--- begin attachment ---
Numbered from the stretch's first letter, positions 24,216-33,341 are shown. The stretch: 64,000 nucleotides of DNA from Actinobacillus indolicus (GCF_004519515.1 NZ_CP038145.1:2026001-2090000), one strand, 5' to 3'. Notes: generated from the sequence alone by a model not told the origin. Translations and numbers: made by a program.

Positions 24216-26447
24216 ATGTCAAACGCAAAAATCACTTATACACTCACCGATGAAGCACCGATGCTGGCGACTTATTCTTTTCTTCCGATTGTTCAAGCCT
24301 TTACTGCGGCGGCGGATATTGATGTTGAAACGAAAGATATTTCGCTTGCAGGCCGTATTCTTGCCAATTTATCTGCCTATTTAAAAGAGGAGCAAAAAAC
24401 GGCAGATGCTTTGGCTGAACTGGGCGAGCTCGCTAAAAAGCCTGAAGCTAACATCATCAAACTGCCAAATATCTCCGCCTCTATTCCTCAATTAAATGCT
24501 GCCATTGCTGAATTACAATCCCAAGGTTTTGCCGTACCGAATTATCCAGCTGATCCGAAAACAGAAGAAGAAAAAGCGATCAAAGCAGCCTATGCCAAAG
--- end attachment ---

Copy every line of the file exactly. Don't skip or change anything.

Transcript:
Numbered from the stretch's first letter, positions 24,216-33,341 are shown. The stretch: 64,000 nucleotides of DNA from Actinobacillus indolicus (GCF_004519515.1 NZ_CP038145.1:2026001-2090000), one strand, 5' to 3'. Notes: generated from the sequence alone by a model not told the origin. Translations and numbers: made by a program.

Positions 24216-26447
24216 ATGTCAAACGCAAAAATCACTTATACACTCACCGATGAAGCACCGATGCTGGCGACTTATTCTTTTCTTCCGATTGTTCAAGCCT
24301 TTACTGCGGCGGCGGATATTGATGTTGAAACGAAAGATATTTCGCTTGCAGGCCGTATTCTTGCCAATTTATCTGCCTATTTAAAAGAGGAGCAAAAAAC
24401 GGCAGATGCTTTGGCTGAACTGGGCGAGCTCGCTAAAAAGCCTGAAGCTAACATCATCAAACTGCCAAATATCTCCGCCTCTATTCCTCAATTAAATGCT
24501 GCCATTGCTGAATTACAATCCCAAGGTTTTGCCGTACCGAATTATCCAGCTGATCCGAAAACAGAAGAAGAAAAAGCGATCAAAGCAGCCTATGCCAAAG